- Expanded use of electric vehicles would help Pennsylvania reap $2.8 billion in benefits from lower greenhouse gas emissions and generate a host of other positives, according to a new report from the state’s Department of Environmental Protection (DEP).
- The DEP unveiled a plan on Wednesday to boost EV adoption in the Keystone State, in part by encouraging utilities to invest in transportation electrification, establishing statewide sales goals, and expanding an alternative fuel investment grants program for municipalities, businesses and organizations.
- Pennsylvania has only about 15,000 EVs registered, a tiny fraction of the roughly 8 million vehicles in the state. But the DEP estimates an aggressive approach to boosting adoption could mean about 31% penetration by 2033.
State regulators have generally recognized that a mix of utility-owned and third-party stations will be necessary for a full rollout of charging infrastructure, but their approaches have differed. Pennsylvania’s roadmap would encourage utility ownership of charging stations, but also makes clear that a robust marketplace is important.
In order to increase access to public and residential EV infrastructure, one strategy would be “enabling and encouraging utilities to invest in EV infrastructure to benefit drivers and the grid, while continuing to enable participation in the [electric vehicle supply equipment] market by third-party charging providers.”
Pennsylvania sees electric vehicles as a key path towards meeting the state’s energy goals, which include reducing greenhouse gas emissions 80% by 2050, relative to 2005. The state ranked 24th for EV sales in 2017, but the DEP’s plan envisions a rapid growth in adoption across the next decade.
Under a scenario with aggressive EV policies and improvements in technologies, the DEP sees almost 2.9 million EVs on Pennsylvania roads by 2033 — about 31% of the total light duty fleet.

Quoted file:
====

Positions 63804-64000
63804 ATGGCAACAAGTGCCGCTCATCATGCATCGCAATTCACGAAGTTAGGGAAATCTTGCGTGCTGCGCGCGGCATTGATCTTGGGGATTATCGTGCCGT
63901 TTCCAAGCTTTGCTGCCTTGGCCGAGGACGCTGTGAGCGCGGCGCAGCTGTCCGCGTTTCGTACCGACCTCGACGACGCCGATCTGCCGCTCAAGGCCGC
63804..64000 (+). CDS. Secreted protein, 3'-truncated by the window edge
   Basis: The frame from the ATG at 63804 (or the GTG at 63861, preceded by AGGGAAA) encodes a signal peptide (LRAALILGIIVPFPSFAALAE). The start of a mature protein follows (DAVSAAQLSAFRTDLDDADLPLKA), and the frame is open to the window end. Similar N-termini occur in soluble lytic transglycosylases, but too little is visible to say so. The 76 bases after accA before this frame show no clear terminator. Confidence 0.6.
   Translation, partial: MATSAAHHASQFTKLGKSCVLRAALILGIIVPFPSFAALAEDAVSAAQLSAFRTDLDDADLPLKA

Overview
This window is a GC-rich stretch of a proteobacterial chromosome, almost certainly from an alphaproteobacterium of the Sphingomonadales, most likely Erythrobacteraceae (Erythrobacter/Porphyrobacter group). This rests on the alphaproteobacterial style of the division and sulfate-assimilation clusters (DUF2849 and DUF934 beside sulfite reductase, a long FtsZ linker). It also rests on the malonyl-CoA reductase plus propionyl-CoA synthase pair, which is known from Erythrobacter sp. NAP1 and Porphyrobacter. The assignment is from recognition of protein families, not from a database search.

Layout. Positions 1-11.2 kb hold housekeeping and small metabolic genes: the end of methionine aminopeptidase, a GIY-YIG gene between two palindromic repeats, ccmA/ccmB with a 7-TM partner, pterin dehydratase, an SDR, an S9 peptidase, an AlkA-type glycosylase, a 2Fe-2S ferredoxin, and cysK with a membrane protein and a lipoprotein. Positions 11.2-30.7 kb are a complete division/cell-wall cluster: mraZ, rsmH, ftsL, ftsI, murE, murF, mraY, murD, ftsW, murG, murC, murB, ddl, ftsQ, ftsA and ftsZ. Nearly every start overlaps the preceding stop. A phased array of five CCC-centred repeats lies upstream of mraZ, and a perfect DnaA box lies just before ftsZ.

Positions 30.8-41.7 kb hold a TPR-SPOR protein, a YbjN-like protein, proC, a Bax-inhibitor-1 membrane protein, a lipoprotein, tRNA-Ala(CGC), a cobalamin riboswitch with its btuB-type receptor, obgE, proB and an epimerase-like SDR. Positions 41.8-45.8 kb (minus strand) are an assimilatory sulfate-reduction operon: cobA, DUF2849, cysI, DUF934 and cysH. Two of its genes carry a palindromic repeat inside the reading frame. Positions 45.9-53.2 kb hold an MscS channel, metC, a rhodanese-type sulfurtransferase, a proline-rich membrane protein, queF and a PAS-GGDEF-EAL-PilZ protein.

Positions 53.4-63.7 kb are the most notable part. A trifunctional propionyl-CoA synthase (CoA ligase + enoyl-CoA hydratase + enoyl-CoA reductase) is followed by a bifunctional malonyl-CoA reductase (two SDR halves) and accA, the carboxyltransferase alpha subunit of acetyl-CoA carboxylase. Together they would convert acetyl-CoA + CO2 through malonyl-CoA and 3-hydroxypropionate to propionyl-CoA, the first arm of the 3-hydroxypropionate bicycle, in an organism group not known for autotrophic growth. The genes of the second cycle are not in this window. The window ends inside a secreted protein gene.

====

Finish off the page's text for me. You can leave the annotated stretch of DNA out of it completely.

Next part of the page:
“Interest in electric vehicles is increasing, but until now there’s been no statewide plan to foster a cohesive approach,” DEP Secretary Patrick McDonnell said in a statement. “We developed research-based strategies for government and private planning and policy decisions to help increase the opportunities and benefits of electric vehicles across the state.”
The plan includes 13 recommendations, including seven strategies that would be rolled out in the next two years. Another half dozen strategies focus on longer-term approaches.
In the near-term, DEP’s proposals include:
- development of policy or legislation to encourage utility investment in transportation electrification;
- establishing statewide electric vehicle sales goals;
- expanding the agency’s Alternative Fuel Investment Grants program for municipalities, businesses and organizations;
- increased investment in charging stations; and
- creation of education programs to support fleet purchases and raise awareness of EVs among consumers and car dealerships.
The Pennsylvania Electric Vehicle Roadmap was developed by a coalition of public and private partners called Drive Electric PA. Led by the DEP, the group analyzed barriers to electric vehicle use and developed the plan.
“Coalition members are now collaborating on potential ways to put the strategies in place,” the DEP said in its announcement.
Longer-term strategies in the report include exploring development of “innovative financing” for EVs and charging equipment and “EV-ready building codes.”